The Libertines – The Libertines (2004)

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I missed out on the Clash revolution in high school. The Clash had been long extinct, but their specter loomed — and still looms — large on the music scene. It seemed like there was that subset of kids who pretty much lived with London Calling as their personal soundtrack.

They were easy to pick out: They were the ones who always wore suspenders and fatigues and sported menacing Doc Martens boots and drove things like old Army ambulances to school. These were the kids who really, really wanted it to be 1978 forever and they could spray paint their anarchy “A”s everywhere they went, snarling at the establishment in that oh-so-British way. For them, the Clash was more than just a band, they were a way of life.

I, however, was not among these kids.

In high school I was busy listening to the fleet fingers of fat egos that have been long forgotten, stuff like Joey Tafolla and Vinnie Moore that no one cares to really remember anymore, and for good reason. I was a victim of the faster-is-better set and looked down upon “simple” music like the Clash made. I mean, really, why couldn’t these guys learn how to play scales and stuff, and play them faster? That’s just lazy, man, really.

Time, of course, caught up with me and carried me off out of the doldrums of endless guitar solos that made up albums by all these Joe Satriani/Steve Vai wannabes, but I never got a chance to explore the music of the Clash. It never felt like my music, and I’d never feel very comfortable listening to it because for me the experience of the Clash came second-hand. I didn’t live it, I didn’t have experiences related to the playing of their music. I realize that none of these are requirements for enjoying music, but for some things it seems that if you miss out on the cultural aspect of the music you miss out on a great deal. By thumbing my nose at the Clash in high school, I missed out. I would feel a poser now trying to get into them, one of those hopelessly wannabe-hip embarrassments who skims Rolling Stone for the latest trends in music.

So hearing this self-titled album by the Libertines in 2004 was, in a weird way, like discovering the Clash might have been had I had that open mind years ago. Some may scream blasphemy at me ranking the Libs right up there with the Clash, but really, who else could you compare these guys to? I mean, both of their early-2000s recordings were produced by Mick Jones, fer Christ’s sake. He obviously saw some similarities to his old band. How can you begrudge something for sounding like a sequel to the Clash when someone from the Clash is behind them? But really, to say they sounded like the Clash is pretty limiting: It was really more the attitude than the sound that they emulated.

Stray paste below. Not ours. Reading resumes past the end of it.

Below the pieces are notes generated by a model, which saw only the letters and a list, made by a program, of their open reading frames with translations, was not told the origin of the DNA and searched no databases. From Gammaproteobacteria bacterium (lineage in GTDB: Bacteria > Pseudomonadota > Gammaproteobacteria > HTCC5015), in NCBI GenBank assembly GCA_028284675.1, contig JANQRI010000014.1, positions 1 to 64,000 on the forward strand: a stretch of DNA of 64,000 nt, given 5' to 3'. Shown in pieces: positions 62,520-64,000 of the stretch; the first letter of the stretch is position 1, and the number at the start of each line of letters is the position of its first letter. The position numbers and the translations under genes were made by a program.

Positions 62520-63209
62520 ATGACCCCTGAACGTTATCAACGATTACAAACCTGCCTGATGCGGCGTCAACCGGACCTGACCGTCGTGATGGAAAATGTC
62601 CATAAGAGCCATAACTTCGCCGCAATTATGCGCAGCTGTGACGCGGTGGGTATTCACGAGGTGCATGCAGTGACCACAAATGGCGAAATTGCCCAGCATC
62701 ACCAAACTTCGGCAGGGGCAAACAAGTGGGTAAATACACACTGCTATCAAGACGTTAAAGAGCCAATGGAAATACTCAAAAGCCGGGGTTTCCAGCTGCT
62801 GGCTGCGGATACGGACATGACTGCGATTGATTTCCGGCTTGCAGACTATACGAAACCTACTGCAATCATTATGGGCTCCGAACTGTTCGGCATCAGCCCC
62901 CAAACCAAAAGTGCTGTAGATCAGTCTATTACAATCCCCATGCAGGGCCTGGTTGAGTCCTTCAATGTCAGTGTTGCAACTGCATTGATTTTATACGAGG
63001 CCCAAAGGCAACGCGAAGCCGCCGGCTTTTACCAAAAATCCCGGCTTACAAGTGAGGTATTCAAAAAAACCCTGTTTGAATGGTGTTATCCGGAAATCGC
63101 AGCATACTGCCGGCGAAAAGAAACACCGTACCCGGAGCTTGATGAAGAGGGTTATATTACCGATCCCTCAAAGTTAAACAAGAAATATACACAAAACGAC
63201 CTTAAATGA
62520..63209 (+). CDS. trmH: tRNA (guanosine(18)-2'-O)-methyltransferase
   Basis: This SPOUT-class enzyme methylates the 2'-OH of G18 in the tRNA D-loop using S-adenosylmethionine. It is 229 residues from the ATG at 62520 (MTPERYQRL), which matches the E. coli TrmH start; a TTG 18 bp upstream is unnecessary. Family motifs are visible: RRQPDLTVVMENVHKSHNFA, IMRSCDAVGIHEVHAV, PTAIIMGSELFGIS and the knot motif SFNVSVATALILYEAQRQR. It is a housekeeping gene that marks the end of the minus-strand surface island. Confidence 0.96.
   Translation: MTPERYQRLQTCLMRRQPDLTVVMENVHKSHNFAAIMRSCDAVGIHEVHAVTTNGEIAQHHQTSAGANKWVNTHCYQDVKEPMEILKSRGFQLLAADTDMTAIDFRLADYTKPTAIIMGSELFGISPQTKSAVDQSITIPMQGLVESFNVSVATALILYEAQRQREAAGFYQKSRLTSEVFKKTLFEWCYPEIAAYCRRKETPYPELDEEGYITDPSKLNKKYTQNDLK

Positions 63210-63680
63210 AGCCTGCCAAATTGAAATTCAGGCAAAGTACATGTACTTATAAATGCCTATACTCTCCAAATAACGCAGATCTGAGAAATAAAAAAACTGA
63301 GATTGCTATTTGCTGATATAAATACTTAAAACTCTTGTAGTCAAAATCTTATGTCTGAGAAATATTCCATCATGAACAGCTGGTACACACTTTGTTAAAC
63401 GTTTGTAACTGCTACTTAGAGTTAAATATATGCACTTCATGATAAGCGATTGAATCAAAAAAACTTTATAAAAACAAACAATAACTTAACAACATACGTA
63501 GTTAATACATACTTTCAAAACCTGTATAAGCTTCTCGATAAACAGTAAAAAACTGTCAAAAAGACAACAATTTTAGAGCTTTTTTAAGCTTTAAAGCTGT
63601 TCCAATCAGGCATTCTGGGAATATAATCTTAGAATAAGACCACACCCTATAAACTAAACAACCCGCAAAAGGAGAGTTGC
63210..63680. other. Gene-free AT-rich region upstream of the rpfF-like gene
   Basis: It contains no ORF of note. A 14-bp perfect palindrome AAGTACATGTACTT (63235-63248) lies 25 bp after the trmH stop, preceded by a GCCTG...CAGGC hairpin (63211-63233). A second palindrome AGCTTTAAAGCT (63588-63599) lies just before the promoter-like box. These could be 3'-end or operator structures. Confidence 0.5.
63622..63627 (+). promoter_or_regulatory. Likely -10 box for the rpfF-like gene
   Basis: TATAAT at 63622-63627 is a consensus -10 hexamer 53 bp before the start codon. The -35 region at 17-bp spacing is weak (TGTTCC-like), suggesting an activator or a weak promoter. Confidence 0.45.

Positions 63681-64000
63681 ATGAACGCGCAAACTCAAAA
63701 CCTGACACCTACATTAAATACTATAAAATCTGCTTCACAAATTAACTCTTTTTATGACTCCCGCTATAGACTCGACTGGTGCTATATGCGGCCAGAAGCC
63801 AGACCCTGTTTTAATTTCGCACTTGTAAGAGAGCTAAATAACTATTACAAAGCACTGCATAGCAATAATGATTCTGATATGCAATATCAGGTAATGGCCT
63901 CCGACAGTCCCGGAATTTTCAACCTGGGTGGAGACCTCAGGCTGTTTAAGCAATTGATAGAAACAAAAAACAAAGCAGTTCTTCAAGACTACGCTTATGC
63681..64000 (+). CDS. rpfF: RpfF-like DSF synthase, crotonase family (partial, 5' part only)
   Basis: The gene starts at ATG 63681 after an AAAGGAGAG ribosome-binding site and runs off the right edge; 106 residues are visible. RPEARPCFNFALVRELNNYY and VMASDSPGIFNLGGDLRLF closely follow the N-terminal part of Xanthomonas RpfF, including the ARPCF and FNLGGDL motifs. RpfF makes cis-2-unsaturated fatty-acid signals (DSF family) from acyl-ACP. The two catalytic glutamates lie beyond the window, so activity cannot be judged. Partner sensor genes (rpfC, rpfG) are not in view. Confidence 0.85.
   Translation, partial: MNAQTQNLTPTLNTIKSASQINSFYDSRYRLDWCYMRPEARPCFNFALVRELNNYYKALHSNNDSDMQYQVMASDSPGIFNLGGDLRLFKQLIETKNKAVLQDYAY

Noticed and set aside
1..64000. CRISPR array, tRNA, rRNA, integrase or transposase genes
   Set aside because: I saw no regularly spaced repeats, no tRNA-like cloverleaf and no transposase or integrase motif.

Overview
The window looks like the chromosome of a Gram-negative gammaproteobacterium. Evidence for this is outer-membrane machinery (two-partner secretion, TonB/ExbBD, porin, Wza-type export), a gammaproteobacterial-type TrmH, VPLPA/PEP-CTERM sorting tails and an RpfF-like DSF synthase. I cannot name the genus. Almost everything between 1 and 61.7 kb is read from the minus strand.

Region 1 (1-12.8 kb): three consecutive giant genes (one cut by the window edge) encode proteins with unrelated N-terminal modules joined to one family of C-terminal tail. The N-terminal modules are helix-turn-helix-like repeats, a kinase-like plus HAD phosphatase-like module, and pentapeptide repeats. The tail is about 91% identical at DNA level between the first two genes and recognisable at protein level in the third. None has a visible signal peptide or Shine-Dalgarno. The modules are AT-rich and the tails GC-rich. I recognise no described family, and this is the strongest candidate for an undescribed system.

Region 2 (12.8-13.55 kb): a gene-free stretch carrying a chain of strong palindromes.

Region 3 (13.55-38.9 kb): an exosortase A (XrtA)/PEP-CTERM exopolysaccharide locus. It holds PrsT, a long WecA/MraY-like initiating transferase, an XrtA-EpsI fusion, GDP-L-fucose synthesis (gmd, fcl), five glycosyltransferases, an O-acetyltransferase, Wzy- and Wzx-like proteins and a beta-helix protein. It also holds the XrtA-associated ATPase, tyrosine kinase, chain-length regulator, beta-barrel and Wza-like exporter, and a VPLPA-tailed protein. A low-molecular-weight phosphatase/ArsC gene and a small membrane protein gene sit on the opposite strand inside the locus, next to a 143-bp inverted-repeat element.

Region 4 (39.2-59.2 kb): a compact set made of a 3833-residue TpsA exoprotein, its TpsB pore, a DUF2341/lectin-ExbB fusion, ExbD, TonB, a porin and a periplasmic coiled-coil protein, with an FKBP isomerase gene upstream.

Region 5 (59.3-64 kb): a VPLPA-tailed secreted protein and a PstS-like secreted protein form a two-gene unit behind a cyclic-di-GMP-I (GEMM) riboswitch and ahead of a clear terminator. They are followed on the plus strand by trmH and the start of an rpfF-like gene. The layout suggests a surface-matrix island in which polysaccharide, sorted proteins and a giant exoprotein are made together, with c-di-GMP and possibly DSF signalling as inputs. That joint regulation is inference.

And what an attitude it was. The whole Libertines album was just a boiling bucket of piss-off, complete with amusingly off-key singing in spots (“Don’t Be Shy”), punk/ska doo-wop (“What Katie Did”), blues (“Road To Ruin”), nods to Morrissey (“Can’t Stand Me Now”), but it was the tough-guy attitude of “Music When The Lights Go Out” that really grabbed me. What I hear here is akin to what I love in the Who — a bunch of manly-men doing what they can to avoid an outright showing of emotion by instead acting even manlier, even while confessing that they’re basically lost in life.

That’s the kind of thing that shines a light through all this attitude to the real people at the core of the swirl of media attention that surrounded main man Pete Doherty’s many excesses from the first. Without it, I might not have taken this album quite so seriously, I might have just written it off as another over-hyped British export with no real substance behind it. Just a few moments of vulnerability, maybe a bit of a cry for help from Doherty, that helped cement the reality of the meanings these songs.

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Tom Johnson

Tom Johnson

Tom Johnson has contributed to Blogcritics, and maintained a series of stand-alone sites including Known Johnson, Everything is a Mess and others. He studied both creative writing and then studio art at Arizona State. Contact Something Else! at
Tom Johnson
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